Didion states, "All of these pictures told a story, taught a dramatic lesson, carrying as they did the frisson of one another, the invitation to compare and contrast." (5). She then deepens the images of the previous paragraph, a disturbing assortment of opulence and riotous discontent.

The image of Patricia Campbell Hearst on the FBI "wanted" fliers was for example cropped from the image of the unremarkably pretty girl in the simple dress on the sunny lawn, schematic evidence that even a golden girl could be pinned in the beam of history. There was no actual connection between turkey legs thrown through windows in West Oakland and William Knowland lying facedown in the Russian River, but the paradigm was manifest, one California busy being born and another busy dying. Those cymbidiums on the Hearst's doorstep in Hillsborough dissolved before our eyes into the image of a flaming palm tree in south-central Los Angeles (the model again was two Californias), the palm tree above the stucco bungalow in which Patricia Campbell Hearst was believed for a time to be burning to death on live television. (Actually, Patricia Campbell Hearst was in yet a third California, a motel room at Disneyland, watching the palm tree burn as we all were, on television, and it was Donald DeFreeze, Nancy Ling Perry, Angela Atwood, Patricia Soltysik, Camilla Hall, and William Wolfe, one black escaped convict and five children of the white middle class, who were dying in the stucco bungalow.) (6).

With Didion's ingenuous crafting, the images begin to merge. Before our very eyes, the rich girl morphs into the rebel. "Even a golden girl could be pinned in the beam of history." (6). The metaphor is so disarming, one might feel empathy for this girl, an emblem of the prosperous California, and yet, Didion juxtaposes this statement with "There was no actual connection between the turkey legs thrown through windows in West Oakland and William Knowland…" (who we know from the previous paragraph is a member of the ruling elite) "…lying facedown in the Russian River…" (6). By stating that there is no connection between these two, Didion underscores the elusive connection that we as readers long to make. She heightens our need to make sense of the contradictions before continuing "…but the paradigm was manifest, one California busy being born and another busy dying." (6.)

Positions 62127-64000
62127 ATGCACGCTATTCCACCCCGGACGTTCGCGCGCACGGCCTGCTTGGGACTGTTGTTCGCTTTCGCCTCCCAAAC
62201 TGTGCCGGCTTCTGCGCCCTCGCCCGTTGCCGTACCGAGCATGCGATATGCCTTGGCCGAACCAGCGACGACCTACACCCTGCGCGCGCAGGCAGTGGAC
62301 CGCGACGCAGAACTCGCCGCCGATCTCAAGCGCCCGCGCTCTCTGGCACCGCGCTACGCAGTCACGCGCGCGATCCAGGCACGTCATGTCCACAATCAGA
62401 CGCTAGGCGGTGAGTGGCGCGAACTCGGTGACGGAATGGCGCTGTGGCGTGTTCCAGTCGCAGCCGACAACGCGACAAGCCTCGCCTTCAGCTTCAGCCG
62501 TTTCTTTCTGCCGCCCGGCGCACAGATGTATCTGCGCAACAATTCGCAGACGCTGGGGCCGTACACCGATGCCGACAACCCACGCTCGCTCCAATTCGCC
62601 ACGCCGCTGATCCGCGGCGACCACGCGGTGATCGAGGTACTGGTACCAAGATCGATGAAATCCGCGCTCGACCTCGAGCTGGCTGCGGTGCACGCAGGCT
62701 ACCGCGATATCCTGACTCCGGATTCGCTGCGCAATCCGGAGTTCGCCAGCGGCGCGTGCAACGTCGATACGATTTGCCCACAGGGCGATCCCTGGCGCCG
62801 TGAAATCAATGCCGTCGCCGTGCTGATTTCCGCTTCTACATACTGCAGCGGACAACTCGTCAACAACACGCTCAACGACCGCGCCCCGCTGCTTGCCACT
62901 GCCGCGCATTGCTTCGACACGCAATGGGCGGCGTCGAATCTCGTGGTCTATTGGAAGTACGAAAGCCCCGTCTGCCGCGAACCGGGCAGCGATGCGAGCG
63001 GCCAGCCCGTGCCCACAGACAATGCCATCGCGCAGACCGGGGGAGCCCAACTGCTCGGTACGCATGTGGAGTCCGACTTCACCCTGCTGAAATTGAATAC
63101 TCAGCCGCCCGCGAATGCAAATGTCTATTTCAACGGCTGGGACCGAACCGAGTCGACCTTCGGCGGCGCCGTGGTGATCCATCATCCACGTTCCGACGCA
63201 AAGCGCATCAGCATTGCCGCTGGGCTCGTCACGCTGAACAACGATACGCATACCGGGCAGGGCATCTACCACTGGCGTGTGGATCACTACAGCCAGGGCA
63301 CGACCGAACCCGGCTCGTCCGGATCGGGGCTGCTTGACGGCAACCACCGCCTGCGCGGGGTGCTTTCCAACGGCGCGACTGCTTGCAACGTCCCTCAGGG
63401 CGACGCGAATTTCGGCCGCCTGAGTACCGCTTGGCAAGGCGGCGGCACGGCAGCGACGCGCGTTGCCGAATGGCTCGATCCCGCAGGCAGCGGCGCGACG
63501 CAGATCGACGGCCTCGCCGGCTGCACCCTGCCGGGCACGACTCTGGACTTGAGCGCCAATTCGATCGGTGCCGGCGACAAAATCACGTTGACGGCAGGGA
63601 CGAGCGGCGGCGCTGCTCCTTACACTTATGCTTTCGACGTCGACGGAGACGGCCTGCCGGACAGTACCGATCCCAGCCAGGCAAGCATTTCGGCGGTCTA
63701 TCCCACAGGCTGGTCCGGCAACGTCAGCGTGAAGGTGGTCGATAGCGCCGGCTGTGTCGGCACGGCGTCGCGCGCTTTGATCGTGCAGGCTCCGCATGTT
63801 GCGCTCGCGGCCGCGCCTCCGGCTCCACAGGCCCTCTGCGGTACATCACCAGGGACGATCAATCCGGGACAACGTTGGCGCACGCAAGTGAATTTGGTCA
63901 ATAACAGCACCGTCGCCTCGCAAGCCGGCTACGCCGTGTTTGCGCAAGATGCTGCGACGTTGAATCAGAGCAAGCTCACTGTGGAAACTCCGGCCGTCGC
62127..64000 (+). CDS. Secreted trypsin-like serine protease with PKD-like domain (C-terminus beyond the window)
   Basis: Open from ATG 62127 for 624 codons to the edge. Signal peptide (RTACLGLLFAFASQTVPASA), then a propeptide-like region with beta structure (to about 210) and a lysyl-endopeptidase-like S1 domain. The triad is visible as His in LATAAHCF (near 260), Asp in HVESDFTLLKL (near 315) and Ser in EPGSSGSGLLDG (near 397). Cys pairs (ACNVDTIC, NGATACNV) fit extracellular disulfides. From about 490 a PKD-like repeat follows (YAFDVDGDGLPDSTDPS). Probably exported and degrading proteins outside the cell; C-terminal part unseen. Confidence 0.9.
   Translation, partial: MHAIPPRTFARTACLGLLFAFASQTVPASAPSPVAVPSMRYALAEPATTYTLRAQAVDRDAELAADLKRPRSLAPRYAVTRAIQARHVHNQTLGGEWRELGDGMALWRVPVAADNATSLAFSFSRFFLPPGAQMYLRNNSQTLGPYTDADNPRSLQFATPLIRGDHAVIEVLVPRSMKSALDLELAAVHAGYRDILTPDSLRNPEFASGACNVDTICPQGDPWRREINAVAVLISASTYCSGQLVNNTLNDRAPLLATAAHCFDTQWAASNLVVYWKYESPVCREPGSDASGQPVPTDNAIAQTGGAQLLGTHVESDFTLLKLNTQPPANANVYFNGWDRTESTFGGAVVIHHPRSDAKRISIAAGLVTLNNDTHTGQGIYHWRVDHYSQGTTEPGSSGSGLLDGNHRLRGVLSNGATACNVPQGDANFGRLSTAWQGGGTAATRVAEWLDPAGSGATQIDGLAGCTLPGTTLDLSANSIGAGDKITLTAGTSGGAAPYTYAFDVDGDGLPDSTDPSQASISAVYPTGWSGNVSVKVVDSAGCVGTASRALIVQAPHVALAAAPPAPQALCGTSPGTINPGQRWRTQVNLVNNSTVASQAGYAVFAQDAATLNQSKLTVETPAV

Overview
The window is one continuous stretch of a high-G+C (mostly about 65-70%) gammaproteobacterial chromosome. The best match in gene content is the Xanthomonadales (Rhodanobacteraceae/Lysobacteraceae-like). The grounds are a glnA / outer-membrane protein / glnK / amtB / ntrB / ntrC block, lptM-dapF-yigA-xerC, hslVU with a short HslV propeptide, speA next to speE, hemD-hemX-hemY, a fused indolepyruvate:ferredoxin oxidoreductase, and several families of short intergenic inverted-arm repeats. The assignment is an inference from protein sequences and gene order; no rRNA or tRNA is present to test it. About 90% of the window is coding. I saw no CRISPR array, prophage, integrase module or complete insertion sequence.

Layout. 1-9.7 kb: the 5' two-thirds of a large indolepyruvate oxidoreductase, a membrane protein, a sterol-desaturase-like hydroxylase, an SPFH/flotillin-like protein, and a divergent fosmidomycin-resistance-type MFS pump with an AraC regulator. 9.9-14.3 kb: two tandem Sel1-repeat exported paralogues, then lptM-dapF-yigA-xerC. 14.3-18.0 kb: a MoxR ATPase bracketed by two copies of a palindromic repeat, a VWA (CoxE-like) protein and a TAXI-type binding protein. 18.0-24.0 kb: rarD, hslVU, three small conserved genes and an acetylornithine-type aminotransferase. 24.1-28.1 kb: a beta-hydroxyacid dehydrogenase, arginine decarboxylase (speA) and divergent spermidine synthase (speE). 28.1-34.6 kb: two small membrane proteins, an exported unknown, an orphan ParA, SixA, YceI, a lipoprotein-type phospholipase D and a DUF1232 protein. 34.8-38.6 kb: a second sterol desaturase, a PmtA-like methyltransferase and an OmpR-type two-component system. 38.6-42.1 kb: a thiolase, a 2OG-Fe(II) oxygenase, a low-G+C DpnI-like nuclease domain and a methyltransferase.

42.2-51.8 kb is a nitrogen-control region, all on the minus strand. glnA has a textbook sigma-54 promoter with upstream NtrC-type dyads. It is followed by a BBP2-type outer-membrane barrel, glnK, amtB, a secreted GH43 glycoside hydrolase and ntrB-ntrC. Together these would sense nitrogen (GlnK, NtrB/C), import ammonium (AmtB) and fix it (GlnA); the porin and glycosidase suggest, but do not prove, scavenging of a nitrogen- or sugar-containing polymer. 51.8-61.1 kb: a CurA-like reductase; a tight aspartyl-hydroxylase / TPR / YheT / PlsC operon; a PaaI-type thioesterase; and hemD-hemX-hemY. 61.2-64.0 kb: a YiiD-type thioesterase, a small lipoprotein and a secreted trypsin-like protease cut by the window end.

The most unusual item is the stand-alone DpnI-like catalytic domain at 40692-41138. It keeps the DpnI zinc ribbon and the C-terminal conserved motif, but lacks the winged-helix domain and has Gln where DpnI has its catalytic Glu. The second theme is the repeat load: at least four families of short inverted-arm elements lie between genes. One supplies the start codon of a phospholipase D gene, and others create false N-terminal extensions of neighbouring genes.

By ordering the images - the turkey legs tossed by the rioting poor followed by the suicide of a ruling class member - Didion links birth with one class and death with the other. Then she delivers a third set of fact-based images, beginning with the orchids of the Hearsts' Hillsborough home that "dissolved" into the flaming palms of south-central L.A. The juxtaposition speaks directly to the rich of Hillsborough and the poor of south-central Los Angeles, which Didion emphasizes parenthetically as "two Californias." The numerically smaller class, the ruling elites, is captured in the image of the ornately minute cymbidiums (a cool climate member of the orchid family flower); the voluminous poor are rendered through the much larger, ubiquitous Southern California palm, which in this case, is burning. The images confuse. Who is dying? Who is being born?

Before the reader can sort this out, another, longer parenthetical remark presents a "third California," a circle of spectators informed by "television" that includes Patricia Hearst, once again in hiding, as well as Didion, and numerous others "watching the palm tree burn as we all were, on television." (6). Didion's repetition of "television" emphasizes the media's role in creating a spectatorship, a nebulous "we" that might well include the reader, watching the burning bungalow. This "we" is contrasted with the identification of those who were burning to death: "one black escaped convict and five children of the white middleclass." (6.)

By concluding the paragraph with the race, class and social status of the people who were actually burning, Didion prompts the reader to question why these individuals burn while the elitist rebel, Hearst, is safe in the Disneyland motel and "we all" are watching on television.

Didion's details, their juxtapositions and power to shock, oblige us to make meaning without an overt narrator guiding our thoughts. This is Didion's genius. She renders objective facts in details so excruciating, with such grating metaphors and arresting juxtapositions that her subjectivity slips in largely unnoticed. Didion culls and combines the precise facts she wants us to know in the precise order she wants us to know them, and in this way, they bear the intent of their subject.



Works Cited

Didion, Joan. "Girl of the Golden West," Vintage Didion. New York: Vintage Books, 2004
Originally printed in the New York Review of Books